ii) Where the court refuses an application on the papers, unless both parties have consented to it being dealt with on the papers alone, the order should be endorsed with a statement of the right to make (within 7 days or such other time as the court considers appropriate) an
application to have the order set aside, varied or stayed under CPR rule 3.3(5). If the parties have consented to a paper determination, then the order will be final and should be endorsed with a statement of the right to appeal to this court within 21 days.
iii) Any application for an adverse decision made on the papers to be “reconsidered” at an oral hearing should clearly state that it is made under CPR rule 3.3(5) (or, if made under another specific provision of the rules, that it is so made).
The application was dismissed on the basis that it was academic, however the judge indicated that the case for re-opening the appeal would otherwise have been strong.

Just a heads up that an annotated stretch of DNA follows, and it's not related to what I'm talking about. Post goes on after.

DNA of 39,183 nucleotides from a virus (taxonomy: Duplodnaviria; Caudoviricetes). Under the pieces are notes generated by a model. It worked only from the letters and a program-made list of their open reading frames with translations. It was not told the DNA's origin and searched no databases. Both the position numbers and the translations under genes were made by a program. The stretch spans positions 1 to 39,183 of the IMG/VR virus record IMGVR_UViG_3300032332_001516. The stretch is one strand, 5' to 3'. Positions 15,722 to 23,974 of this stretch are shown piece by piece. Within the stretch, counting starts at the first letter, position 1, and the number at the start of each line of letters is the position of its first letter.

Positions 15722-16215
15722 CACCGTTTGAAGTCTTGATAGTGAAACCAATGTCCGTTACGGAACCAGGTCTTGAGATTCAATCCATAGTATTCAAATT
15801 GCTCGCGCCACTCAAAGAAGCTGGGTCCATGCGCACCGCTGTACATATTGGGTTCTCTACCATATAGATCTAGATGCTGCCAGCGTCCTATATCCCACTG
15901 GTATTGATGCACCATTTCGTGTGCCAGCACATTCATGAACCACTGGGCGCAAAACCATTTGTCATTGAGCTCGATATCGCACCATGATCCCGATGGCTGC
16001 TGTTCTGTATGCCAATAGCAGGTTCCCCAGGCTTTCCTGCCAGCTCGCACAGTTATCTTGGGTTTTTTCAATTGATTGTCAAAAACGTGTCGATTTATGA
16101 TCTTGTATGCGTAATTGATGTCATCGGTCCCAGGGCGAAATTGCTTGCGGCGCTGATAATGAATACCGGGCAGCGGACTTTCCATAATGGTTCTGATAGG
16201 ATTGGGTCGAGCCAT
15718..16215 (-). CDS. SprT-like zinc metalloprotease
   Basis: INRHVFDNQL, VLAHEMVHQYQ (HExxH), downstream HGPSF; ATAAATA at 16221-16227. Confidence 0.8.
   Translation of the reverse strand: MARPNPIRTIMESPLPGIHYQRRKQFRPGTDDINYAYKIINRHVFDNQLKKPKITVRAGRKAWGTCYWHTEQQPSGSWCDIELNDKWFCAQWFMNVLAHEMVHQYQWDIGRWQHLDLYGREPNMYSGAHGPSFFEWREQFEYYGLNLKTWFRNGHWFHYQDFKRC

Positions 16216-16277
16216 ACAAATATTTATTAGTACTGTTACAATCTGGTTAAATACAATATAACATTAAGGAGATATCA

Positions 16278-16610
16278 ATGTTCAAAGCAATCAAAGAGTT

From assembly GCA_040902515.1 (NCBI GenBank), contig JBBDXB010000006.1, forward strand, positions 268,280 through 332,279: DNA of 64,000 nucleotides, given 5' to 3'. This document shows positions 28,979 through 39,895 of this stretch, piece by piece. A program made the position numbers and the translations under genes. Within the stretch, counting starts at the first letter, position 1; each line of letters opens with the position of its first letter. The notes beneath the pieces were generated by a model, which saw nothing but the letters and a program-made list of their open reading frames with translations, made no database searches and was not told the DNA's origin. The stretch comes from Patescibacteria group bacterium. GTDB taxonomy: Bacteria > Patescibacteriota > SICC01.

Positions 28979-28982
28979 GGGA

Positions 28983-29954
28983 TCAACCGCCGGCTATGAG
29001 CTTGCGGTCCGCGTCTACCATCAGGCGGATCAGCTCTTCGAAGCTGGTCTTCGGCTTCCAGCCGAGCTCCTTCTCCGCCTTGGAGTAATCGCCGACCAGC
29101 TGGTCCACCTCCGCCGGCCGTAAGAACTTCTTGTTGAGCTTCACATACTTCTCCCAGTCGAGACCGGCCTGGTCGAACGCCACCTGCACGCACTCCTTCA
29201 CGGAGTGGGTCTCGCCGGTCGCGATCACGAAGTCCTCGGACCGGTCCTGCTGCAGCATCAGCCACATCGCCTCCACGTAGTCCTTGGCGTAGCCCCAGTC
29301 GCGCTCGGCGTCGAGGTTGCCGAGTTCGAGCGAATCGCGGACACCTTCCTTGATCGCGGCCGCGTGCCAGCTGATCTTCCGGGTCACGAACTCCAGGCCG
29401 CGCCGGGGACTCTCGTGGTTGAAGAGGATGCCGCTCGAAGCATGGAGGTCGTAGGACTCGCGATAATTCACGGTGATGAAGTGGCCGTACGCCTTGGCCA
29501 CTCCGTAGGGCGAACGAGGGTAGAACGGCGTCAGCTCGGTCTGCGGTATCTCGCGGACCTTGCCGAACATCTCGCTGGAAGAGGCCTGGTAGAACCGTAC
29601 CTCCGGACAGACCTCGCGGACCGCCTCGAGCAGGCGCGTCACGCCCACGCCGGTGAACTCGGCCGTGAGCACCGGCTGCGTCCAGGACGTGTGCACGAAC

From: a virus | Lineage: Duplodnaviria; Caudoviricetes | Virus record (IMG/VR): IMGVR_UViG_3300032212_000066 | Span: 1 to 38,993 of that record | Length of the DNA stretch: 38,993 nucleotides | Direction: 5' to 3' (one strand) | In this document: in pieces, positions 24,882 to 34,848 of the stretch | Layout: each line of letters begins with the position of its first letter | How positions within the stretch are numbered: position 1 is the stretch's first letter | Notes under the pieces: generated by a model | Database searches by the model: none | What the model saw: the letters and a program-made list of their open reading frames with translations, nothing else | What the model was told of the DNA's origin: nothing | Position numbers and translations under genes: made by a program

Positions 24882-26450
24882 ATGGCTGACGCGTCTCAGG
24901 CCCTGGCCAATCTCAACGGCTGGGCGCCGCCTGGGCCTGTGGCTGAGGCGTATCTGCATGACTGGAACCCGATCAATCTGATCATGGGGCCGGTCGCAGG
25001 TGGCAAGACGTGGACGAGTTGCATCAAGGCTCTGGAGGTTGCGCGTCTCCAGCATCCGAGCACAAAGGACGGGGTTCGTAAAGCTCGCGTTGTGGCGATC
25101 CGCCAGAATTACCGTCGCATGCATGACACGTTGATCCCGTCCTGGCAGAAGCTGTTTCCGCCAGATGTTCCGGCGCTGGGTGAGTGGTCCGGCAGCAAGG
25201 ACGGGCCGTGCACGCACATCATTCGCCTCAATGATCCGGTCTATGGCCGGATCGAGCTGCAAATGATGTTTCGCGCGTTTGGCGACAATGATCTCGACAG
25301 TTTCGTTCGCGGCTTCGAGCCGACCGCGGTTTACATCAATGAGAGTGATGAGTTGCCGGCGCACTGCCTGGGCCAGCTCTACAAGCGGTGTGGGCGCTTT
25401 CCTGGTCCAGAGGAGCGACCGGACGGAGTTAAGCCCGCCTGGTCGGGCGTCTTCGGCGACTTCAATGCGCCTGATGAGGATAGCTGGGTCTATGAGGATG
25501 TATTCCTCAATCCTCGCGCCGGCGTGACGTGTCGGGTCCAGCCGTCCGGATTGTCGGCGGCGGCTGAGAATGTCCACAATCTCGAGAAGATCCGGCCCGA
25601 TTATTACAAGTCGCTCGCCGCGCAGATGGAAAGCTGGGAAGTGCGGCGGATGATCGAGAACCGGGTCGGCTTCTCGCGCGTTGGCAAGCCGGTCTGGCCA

It was particularly important that this procedural issue was resolved, as delays in interim relief applications being considered can have grave consequences. The requirement to appeal to the Court of Appeal also significantly prejudiced applicants who would face a much higher threshold to succeed in their application.
The appellant was represented by Adrian Smith and Gareth Hutton of the Luton Housing department. They were assisted by a witness statement from Ruth Karimatsenga of the Luton Immigration department. Counsel was Nick Bano from Garden Court Chambers and Hugh Southey QC from Matrix Chambers.